Archive for the ‘Equestrian Property’ Category

The Basics of Easements

Saturday, March 24th, 2012

When buying farms, ranches or land something that you must be aware of and run into frequently is easements. An easement is an irrevocable right to the use of another person’s property. Easements are often misunderstood and this misunderstanding of easements can lead to significant headaches later down the road after closing on a property.

One of the first basic things to determine about the easement in question is, is it appurtenant or in gross. An in gross easement is an easement for the benefit of a person whether they own property or not and does not pass with the land. For example if an in gross easement was granted by a neighbor to fish on their property to Joe and Joe sells his property, Joe’s easement does not pass to the new owner. Joe would still have the easement to fish on the neighbor’s property. However, if an appurtenant easement was granted for Joe to fish on the neighbor’s property then the easement would pass with the land at the time of sale to the new owner. As you can see, it is very important to determine what type of easement it is before you purchase a property.

Something else that you will want to be aware of is there are times where there may not be a written easement but there may be an implied easement or a case for a prescriptive easement. These are easements to research more if you are purchasing property where others are using the property on a regular basis without a written easement. Even though there is not an easement in writing they may be able to establish an easement if they can meet and prove certain criteria. In which case, you would have to continue to grant the easement.

Easements are something that you will run into often when purchasing property. They may be utility easements, rights-of-ways, oil and gas easements, easements for access to property, etc. You will want to understand them and how they will impact your use and enjoyment of a property.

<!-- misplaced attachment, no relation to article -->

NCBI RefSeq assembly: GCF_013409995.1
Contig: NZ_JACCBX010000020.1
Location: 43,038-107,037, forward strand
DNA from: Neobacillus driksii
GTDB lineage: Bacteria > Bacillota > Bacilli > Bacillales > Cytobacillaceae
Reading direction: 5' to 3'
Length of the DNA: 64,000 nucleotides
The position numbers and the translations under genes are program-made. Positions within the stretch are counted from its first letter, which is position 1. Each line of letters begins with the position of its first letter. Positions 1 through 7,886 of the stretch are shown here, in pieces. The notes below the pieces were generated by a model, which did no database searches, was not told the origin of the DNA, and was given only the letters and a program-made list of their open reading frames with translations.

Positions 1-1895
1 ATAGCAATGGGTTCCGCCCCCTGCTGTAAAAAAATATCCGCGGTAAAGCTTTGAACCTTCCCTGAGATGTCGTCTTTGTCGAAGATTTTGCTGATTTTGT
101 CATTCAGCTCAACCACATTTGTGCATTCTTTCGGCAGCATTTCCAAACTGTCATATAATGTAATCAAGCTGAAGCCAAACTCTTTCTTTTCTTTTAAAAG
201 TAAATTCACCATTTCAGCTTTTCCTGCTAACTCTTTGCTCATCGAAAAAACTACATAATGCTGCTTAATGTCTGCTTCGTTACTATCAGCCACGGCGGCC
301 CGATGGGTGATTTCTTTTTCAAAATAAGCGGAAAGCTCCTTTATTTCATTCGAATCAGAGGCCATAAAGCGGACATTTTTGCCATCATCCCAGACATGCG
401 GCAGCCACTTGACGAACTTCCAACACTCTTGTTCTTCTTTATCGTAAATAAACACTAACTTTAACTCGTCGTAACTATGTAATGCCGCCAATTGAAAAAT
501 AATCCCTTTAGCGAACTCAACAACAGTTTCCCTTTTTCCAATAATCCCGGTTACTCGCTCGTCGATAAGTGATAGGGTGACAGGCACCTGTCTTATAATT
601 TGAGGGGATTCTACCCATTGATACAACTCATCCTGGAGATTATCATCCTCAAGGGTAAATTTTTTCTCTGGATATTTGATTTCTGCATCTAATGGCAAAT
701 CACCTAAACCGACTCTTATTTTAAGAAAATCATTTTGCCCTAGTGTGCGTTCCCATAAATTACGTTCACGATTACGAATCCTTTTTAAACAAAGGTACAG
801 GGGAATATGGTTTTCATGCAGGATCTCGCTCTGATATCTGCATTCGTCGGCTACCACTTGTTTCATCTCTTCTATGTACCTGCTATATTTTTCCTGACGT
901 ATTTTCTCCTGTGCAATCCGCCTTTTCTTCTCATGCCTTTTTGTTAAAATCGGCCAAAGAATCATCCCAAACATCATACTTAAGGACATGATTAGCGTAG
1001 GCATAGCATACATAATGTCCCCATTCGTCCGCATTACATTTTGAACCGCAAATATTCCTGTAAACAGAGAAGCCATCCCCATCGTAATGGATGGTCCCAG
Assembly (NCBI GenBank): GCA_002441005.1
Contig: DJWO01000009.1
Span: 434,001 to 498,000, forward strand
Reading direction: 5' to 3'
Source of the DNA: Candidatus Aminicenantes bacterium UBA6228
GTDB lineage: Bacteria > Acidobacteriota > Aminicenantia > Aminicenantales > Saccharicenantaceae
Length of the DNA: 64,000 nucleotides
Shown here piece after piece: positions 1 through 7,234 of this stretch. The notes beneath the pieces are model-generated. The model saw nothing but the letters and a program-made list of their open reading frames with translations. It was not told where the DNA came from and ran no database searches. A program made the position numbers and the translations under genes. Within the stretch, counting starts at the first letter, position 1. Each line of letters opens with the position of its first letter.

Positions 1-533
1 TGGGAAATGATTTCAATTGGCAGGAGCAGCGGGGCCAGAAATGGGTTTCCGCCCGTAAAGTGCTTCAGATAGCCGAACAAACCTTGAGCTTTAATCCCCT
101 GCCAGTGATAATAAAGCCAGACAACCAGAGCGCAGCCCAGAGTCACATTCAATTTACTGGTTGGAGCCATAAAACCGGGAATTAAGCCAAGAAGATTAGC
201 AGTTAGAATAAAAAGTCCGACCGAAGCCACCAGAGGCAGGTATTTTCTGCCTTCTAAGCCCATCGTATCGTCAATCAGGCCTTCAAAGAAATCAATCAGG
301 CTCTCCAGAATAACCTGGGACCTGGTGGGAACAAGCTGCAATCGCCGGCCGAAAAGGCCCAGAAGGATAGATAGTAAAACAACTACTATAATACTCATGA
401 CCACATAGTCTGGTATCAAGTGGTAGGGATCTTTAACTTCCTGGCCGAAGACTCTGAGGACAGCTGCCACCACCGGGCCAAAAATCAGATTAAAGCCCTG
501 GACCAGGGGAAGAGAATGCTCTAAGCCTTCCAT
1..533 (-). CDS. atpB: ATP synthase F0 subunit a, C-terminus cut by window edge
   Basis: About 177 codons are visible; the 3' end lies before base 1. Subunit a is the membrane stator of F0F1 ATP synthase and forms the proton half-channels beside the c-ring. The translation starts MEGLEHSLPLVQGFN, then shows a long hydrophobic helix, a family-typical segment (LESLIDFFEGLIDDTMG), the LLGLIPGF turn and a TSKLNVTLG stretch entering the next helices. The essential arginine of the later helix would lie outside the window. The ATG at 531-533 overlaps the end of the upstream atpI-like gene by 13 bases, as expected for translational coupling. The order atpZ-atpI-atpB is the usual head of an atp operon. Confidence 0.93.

There are many other types of easements and far too many details to discuss in this short article. If you would like to know more about easements, consult your broker or attorney.

Why you Should Exchange Under IRC 1031

Monday, November 2nd, 2009

There are several reasons that you as a property owner should participate in a 1031 exchange. For those of you who are not familiar with 1031 exchanges, 1031s are a way to defer taxes on the capital gains from a sale of investment property.  1031s can be very complicated and you will also need the help of a 1031 qualified intermediary. There are 5 main advantages to exchanging property.

  1. Preservation of Equity – 1031 exchanges allow owners to defer taxes on the capital gains from a sale indefinitely. This allows the owner to roll the gains into a new property over and over rather than pay the taxes. Keep in mind that if you do 1031 exchanges and then at some time in the future decide not to exchange you will owe taxes going all the way back to your original basis.
  2. Leverage – You can exchange from a property that you have a high amount of equity or one that you own “free and clear”  into a property of much more value and has a higher cash flow.
  3. Diversification – Exchangers can diversify by exchanging out of one property into two or more properties. There are time considerations that must be taken into account. Consult with an attorney prior to engaging in an exchange involving multiple properties.
  4. Management Relief – If you as an owner have accumulated several single family rentals that require intensive management you can exchange them for one single investment property that requires substantially less management.